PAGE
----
The Gift of Law: Greek Euergetism and Ottoman Waqf

Isin, Engin F. and Lefebvre, Alexandre (2005). The Gift of Law: Greek Euergetism and Ottoman Waqf. European Journal of Social Theory, 8(1) pp. 5–23.

DOI: https://doi.org/10.1177/1368431005046707

Abstract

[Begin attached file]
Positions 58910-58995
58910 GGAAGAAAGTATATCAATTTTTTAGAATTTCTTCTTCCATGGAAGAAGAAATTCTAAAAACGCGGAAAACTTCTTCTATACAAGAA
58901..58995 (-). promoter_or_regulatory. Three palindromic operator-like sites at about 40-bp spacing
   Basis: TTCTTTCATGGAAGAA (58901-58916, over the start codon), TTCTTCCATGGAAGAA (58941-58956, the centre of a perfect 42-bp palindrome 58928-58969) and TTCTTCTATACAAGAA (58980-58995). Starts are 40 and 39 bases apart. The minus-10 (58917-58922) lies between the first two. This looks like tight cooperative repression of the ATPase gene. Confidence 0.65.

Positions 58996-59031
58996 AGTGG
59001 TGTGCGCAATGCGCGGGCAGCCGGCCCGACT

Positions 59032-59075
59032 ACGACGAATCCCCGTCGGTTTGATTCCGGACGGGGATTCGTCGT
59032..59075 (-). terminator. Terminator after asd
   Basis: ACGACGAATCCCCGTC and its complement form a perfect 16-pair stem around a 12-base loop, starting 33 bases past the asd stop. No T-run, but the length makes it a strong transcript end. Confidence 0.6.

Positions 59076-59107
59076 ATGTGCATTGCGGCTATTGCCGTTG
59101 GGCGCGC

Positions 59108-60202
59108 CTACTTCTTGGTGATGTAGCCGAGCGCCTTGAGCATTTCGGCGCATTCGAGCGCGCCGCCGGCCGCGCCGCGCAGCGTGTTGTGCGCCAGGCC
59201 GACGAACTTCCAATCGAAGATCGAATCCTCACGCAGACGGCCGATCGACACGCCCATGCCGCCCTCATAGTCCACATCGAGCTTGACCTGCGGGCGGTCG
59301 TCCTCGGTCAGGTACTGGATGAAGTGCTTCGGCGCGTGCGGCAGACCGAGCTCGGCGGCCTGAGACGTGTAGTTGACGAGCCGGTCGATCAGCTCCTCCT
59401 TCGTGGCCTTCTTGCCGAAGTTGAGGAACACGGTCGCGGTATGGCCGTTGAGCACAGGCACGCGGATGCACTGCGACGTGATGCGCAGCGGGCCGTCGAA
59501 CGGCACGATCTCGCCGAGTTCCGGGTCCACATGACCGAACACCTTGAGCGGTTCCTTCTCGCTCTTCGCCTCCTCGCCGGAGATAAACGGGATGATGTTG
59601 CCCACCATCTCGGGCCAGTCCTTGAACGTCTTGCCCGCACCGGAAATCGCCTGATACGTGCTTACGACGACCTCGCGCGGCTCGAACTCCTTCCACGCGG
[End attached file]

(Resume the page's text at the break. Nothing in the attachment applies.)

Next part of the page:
Modern social and political thought has approached the questions of politics, law, and citizenship from the vantage point of a fundamental divide between the occidental and oriental, or archaic and modern, institutions. This article creates a concept, the gift of law, by staging two gift-giving practices as two historical moments: Greek euergetism and Ottoman waqf. While it is indebted to Mauss, our articulation of the gift of law also owes to the critical interventions of Jacques Derrida and Pierre Bourdieu, who emphasized non-voluntaristic and non-calculative aspects of the gift. We argue that both euergetism and the waqf enabled and substantiated legal subjectivities that allocated rights and obligations. Those gift-giving practices establish relationships between various groups and legal authorities that were crucial in the formation of cities as spaces of government, for both citizens and non-citizens alike. With the concept ‘gift of law’, categories ‘oriental’ and ‘occidental’ become problematic. Modern social and political thought has approached the questions of politics, law, and citizenship from the vantage point of a fundamental divide between the occidental and oriental, or archaic and modern, institutions. This article creates a concept, the gift of law, by staging two gift-giving practices as two historical moments: Greek euergetism and Ottoman waqf. While it is indebted to Mauss, our articulation of the gift of law also owes to the critical interventions of Jacques Derrida and Pierre Bourdieu, who emphasized non-voluntaristic and non-calculative aspects of the gift. We argue that both euergetism and the waqf enabled and substantiated legal subjectivities that allocated rights and obligations. Those gift-giving practices establish relationships between various groups and legal authorities that were crucial in the formation of cities as spaces of government, for both citizens and non-citizens alike. With the concept ‘gift of law’, categories ‘oriental’ and ‘occidental’ become problematic.

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